Published by Macmillan on December 30th 2014
Genres: Contemporary, Romance
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CAN THE ROLE OF A LIFETIME...Lacey Clark's dreams of Hollywood stardom didn't turn out quite the way she planned. Instead, her life is more of the daytime-drama variety: One of her actor ex-boyfriends fathered a child with another?woman, and now, long story short, Lacey is the adopted single mother of his son. She takes little Henry with her to South Carolina to escape the film business but winds up working at a small movie studio,?determined?to do a good job both on set and at "home." Only problem is she ends up sharing a house with movie star Beau Wilder, who is no role model for Henry--and only spells trouble for Lacey...LEAD TO A HAPPY ENDING?Beau is arguably the most gorgeous man on the planet--and a known ladies' man. His wealthy Lowcountry pedigree is rivaled only by his bad-boy charm, a combination that proves irresistible for Lacey. And he adores Henry! If they weren't both on a movie set, their lives would seem too good to be true...unless the chemistry--not to mention the burning attraction--between them is real, and Hollywood's golden boy is actually falling for this sassy single mom? When it comes to love, sometimes you just have to throw out the script..."Filled with wit and Southern charm. Delightful!"--New York Times bestselling author Lori Wilde on Sweet Talk Me?
This one just didn’t work for me. I didn’t like Beau at all; he ran really hot and cold for me. I liked Lacey better, but she just needed more of a backbone. He shows up at the door of the lighthouse she’s subletting in the middle of the night, a complete stranger, and insists on coming inside. She says no, because, again, stranger, and her child is asleep upstairs, but after about two minutes of “I’m coming in”, “No, you’re not.”, she gives up and opens the door for him because… I don’t know why. And “they’re Southern and that’s how it goes” doesn’t work from me. Lacey is a really good mom, and I just can’t see her letting this stranger into her home with her sleeping child in the middle of the night because Southern hospitality says she has to. I am not, however, Southern, so maybe I’m wrong about that.
Beau was great with Henry, Lacey’s son, completely winning him over immediately. I liked how they interacted, and when it was the three of them it was great. But, man. Beau and Lacey together did nothing for me. I fully understand that Lacey wouldn’t want a bunch of drinking and smoking and whatnot around Henry. But for her to be so uptight about the one night Beau brought some guys over for poker, especially since they waited to start until after Henry went to bed seemed ridiculous. She sat there in a chair three feet away, knitting and giving them the stink eye every time they opened a beer. And they each had two beers. That’s it. Two beers each. Since she did decide to open the door to a complete stranger that first night and let him in, and decide they should both live there in the lighthouse, she can’t expect him to come home every night and sit in his room silently until the morning. But, on the other hand, since he knows how Lacey feels about it, showing up with 3 loud friends and heavily implying that he’s going to keep them there late playing poker and getting completely drunk and smoking cigars by the dozen specifically because he’s upset that she…. I don’t know, asked him if he was going to be home for dinner or something, is a little passive-aggressive and just silly. Not endearing.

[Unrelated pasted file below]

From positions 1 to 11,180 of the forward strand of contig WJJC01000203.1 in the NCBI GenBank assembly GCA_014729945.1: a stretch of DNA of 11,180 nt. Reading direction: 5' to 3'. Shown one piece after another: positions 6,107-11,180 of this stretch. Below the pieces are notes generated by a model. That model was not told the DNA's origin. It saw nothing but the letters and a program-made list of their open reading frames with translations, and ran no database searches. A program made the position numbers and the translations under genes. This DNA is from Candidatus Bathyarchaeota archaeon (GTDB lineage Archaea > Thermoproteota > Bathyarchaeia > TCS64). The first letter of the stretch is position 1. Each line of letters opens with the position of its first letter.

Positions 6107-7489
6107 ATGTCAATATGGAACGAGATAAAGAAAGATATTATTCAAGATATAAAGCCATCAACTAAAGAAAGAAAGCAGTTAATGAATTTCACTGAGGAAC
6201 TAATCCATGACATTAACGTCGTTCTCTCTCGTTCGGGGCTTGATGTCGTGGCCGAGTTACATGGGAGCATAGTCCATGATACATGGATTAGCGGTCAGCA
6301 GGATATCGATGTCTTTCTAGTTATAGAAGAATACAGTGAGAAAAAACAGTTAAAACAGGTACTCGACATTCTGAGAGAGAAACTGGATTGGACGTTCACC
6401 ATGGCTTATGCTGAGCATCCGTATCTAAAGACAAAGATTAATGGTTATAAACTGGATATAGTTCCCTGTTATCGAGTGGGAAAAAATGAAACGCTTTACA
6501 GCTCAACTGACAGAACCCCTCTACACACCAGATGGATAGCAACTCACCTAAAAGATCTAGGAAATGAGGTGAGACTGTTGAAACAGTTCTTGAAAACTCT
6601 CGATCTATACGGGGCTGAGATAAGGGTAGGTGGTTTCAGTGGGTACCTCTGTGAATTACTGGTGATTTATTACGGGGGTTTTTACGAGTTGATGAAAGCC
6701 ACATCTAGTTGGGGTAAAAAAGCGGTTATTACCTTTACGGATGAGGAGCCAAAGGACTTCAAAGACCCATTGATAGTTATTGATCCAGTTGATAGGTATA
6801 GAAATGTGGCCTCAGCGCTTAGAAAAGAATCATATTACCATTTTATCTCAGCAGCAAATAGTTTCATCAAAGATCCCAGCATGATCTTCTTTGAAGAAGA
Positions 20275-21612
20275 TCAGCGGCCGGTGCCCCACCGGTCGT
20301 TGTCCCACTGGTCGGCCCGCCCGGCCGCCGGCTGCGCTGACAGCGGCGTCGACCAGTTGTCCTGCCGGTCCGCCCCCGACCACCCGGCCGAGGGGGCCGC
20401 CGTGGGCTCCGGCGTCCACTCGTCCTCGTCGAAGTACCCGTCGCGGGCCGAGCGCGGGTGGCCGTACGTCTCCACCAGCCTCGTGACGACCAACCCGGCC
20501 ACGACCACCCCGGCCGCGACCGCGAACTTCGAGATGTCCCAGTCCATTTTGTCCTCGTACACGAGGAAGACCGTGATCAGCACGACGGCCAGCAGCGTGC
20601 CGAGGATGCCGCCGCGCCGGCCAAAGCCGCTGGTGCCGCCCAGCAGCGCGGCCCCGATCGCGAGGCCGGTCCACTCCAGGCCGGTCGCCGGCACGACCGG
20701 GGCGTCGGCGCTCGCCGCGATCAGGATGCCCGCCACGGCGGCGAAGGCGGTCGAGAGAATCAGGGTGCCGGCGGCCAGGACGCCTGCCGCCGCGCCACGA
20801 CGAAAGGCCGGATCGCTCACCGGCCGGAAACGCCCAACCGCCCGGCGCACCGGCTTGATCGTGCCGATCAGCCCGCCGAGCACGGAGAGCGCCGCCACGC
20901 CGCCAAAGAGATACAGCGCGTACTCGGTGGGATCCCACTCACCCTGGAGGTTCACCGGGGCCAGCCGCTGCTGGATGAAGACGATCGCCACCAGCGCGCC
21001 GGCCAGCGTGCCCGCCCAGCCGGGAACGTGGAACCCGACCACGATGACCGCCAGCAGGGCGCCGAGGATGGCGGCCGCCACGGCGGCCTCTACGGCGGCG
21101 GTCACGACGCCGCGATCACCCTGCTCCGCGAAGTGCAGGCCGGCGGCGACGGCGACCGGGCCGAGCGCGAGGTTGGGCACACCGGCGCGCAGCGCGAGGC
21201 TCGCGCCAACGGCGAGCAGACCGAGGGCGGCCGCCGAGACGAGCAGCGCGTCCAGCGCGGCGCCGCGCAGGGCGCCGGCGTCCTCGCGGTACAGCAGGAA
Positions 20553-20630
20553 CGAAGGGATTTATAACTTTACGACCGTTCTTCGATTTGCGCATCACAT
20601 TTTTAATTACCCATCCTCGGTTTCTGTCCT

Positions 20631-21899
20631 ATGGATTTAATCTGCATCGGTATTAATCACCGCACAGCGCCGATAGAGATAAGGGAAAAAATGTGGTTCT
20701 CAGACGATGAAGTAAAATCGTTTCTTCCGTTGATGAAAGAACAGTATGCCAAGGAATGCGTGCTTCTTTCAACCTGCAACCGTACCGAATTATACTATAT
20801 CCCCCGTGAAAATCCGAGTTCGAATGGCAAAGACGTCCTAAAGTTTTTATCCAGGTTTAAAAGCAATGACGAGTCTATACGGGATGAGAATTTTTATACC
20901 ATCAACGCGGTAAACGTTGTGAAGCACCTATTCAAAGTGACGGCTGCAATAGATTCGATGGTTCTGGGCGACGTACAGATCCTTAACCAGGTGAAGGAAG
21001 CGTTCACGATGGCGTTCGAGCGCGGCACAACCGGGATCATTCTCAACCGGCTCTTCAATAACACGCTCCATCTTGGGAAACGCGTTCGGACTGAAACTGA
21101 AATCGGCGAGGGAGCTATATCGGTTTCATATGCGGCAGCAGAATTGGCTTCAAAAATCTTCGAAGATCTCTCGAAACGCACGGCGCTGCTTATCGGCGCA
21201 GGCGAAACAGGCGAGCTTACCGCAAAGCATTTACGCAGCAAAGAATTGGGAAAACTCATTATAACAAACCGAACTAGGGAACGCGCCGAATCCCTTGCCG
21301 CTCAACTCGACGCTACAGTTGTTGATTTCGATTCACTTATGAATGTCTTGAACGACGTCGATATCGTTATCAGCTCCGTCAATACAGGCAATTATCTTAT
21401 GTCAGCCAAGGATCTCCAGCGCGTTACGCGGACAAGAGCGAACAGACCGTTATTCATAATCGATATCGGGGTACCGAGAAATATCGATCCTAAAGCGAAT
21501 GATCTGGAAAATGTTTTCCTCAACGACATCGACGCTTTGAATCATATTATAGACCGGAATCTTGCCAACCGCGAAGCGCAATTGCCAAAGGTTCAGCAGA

Beau, who’s an actor, heard some gossip about Lacey from when she was an actress, and weirdly decides that she’s a jinx on movie sets, and gets upset any time she’s on the set. Which is often, because she’s nannying for the director’s six-year-old twins. Apparently, on this set, “jinx” translates to “giving script suggestions that markedly improves the story.” It also means that’s the reason his aforementioned poker game didn’t go very well. Because Lacey was sitting nearby and she’s a jinx.
They decided to do everything except have actual intercourse, for reasons I didn’t understand, then finally sleep together right after saying “I love you”, then immediately decide to break up because of his career. She wants to stay in Indigo Beach and he travels around on movie sets. Apparently no actor on earth is able to make a relationship work while making movies. Except for…. well, most actors in Hollywood. Which is exactly what they end up deciding to do at the end of the book, so that whole discussion was pretty much for nothing.
I didn’t hate this book, but I just didn’t buy Beau and Lacey together. There was no real connection between them when Henry wasn’t around to be a buffer. Unfortunately, this was just a miss for me.